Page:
The word yoga comes from the Sanskrit word yuj, which means ‘yoke’ or ‘union’. Practicing the postures and breathing with awareness develops harmony, unifying the mind, body and spirit, and is helping us to realize our true nature.
Sage Patanjali lived in India over 2,200 years ago. A true sage and a scholar, he wrote classical texts on Sanskrit grammar and medicine, as well as his Yoga Sutras, the first written statement of yogic philosophy. Before that, yoga followed an oral tradition, passed on personally from teacher to student. The Gurukula Systhem, a type of residential schooling system in ancient India with shishya (students) living near or with the guru, in the same house. The guru-shishya tradition is a sacred one in Hinduism and appears in other religious groups in India, such as Jainism, Buddhism and Sikhism. In Shree Hari Yoga school we try to follow this tradition. Therefor we have near our two yoga halls 11 accommodations for our students and also Shree Hariji’s accommodation is in the same place.
In 196 succinct aphorisms, Patanjali’s Yoga Sutras describe the functioning of the mind and emotions, and the path to fulfillment. In the first chapter, yoga is defined as “the stilling of the fluctuations of the mind” – ‘Yoga Chitta Vritti Nirodhah’. This famous phrase encapsulates both, the practice and the ultimate aim of yoga: the means are just as important as this end. Patanjali defines these means as the ‘eight limbs’ (ashtanga) or stages of yoga. Though his eight-fold path is sequential, its limbs are seamlessly interwoven. The first two, yama (“don’t do these”, a list of self-restraints) and niyama (“right living” or ethical rules), offer ethical guidance on personal conduct, both in relation to others and towards oneself. In total, there are ten precepts for living ethically, with potentially transformative effects.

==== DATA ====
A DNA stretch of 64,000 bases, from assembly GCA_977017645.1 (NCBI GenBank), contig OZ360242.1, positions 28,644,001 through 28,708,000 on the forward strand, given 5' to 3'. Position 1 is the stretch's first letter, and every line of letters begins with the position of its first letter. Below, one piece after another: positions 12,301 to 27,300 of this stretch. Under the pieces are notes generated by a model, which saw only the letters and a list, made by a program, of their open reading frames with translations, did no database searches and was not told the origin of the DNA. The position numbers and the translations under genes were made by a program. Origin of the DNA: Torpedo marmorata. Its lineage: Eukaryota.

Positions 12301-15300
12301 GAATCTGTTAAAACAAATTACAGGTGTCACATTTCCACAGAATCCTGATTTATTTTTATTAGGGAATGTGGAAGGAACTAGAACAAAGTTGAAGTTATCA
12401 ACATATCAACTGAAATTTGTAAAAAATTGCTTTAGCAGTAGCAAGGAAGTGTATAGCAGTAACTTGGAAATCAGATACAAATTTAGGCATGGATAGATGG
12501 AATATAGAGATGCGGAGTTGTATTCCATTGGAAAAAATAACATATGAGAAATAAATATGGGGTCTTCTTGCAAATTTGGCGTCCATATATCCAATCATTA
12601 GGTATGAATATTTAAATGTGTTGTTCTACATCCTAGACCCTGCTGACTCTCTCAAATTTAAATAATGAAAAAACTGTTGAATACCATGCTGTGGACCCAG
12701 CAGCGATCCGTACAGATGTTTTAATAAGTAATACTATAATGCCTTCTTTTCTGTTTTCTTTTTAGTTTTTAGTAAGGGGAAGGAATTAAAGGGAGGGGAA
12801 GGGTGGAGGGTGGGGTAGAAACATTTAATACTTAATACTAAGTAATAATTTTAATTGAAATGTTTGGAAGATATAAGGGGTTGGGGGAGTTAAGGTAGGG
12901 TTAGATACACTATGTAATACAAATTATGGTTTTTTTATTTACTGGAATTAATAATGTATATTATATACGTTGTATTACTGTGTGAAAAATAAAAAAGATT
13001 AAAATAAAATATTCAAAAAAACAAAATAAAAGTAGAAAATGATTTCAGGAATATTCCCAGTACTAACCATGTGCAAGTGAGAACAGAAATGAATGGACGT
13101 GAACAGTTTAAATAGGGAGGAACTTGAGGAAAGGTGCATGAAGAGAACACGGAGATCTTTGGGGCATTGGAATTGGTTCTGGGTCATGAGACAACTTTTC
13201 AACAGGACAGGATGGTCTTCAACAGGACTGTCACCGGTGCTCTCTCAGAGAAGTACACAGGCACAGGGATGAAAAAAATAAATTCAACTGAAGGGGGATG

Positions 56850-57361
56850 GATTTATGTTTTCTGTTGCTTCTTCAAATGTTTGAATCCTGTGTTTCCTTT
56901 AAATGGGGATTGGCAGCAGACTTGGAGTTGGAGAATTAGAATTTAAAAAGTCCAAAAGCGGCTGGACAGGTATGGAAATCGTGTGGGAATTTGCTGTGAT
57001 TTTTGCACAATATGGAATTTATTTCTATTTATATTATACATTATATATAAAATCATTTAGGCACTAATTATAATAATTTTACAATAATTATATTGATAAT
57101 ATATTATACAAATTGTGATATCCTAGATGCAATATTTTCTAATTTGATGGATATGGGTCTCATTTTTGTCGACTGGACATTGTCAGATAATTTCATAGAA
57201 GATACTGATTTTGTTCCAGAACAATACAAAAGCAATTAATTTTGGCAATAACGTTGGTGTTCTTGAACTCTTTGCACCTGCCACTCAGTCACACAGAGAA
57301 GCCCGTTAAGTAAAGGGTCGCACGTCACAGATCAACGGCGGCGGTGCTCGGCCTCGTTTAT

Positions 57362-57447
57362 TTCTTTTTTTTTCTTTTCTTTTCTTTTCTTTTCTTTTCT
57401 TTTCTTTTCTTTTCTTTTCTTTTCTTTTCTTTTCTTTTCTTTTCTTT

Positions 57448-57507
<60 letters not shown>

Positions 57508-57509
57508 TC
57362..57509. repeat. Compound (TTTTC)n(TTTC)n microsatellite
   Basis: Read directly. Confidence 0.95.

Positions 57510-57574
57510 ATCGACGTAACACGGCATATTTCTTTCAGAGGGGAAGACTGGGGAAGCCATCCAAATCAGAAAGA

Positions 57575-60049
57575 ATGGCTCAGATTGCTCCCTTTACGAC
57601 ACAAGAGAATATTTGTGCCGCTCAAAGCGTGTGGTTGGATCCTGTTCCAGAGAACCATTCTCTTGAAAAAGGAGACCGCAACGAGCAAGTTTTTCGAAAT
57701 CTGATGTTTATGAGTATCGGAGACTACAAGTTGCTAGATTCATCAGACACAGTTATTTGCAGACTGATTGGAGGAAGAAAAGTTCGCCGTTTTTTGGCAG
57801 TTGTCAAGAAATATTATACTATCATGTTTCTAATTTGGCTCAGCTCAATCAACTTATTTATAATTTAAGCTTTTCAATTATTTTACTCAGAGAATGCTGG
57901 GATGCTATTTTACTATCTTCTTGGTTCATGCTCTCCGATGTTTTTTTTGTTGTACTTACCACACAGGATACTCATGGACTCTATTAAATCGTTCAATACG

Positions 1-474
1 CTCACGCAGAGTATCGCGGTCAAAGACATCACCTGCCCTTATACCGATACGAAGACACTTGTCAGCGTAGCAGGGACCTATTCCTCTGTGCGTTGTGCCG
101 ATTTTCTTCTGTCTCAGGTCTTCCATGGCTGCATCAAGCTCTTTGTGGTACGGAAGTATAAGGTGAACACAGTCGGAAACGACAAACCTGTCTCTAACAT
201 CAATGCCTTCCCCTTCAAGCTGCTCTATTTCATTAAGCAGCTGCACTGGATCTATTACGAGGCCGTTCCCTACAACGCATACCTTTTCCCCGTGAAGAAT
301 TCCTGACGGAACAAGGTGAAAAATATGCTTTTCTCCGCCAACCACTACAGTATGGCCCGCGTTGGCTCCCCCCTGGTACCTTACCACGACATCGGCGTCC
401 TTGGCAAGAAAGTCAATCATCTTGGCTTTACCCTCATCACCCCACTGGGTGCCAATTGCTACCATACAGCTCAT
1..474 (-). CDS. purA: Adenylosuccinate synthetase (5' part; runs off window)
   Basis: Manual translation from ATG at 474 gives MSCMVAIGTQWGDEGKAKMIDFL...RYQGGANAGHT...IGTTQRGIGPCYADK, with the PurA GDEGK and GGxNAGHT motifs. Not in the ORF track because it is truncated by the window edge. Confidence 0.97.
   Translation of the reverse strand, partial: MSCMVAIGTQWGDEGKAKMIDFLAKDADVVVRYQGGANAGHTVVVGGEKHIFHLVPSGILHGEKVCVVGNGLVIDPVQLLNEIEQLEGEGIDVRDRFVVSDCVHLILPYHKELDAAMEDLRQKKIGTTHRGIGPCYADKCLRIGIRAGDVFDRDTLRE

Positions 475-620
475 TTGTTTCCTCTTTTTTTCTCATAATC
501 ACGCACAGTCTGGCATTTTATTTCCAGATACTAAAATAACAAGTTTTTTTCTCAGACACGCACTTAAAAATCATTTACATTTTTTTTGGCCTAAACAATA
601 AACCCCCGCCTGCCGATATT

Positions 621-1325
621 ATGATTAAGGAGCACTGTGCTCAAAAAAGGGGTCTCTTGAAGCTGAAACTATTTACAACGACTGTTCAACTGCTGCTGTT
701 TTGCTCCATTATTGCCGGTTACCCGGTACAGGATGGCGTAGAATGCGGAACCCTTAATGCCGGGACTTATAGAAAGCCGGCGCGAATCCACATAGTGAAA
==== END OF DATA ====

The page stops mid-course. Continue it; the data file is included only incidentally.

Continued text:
“Yoga makes a sincere practitioner into an integrated personality,” Mr Iyengar says. “It develops a feeling of oneness between man and nature, between man and man, and between man and his Maker, thus permitting the experience of a feeling of identity with the spirit that pervades all creation.”
The next two components, asana and pranayama, are the physical practices taught at the Institute: yoga postures and control of the breath. Together, they provide a vehicle for more internal work. The other four stages comprise this inner quest. Through withdrawal of the senses (pratyahara) and concentration (dharana), sustained meditation (dhyana) engenders a state of samadhi, which is variously defined as freedom, self-realisation and enlightenment. Yoga is “meditation in action”. His teaching combines all eight elements in asana practice (asana means here “to be seated in a position that is firm, but relaxed”), which helps us explore and experience the rest of the yoga practice. This brings us back into contact with the outside world, awakened by the basic understanding that everything and everyone are interconnected.
In Yoga philosophy, we go deeper into understanding the principles of Sage Patanjali’s Ashtanga method and in the yoga sutras. We also teach the realms of understanding the traditional Vedic culture and it’s rituals.
After having understood Yoga Philosophy, you will get to know your own special needs of your body and yoga practice, your intuition will become better and you might get this little sacred happiness feeling of more completion with your innermost yoga experience.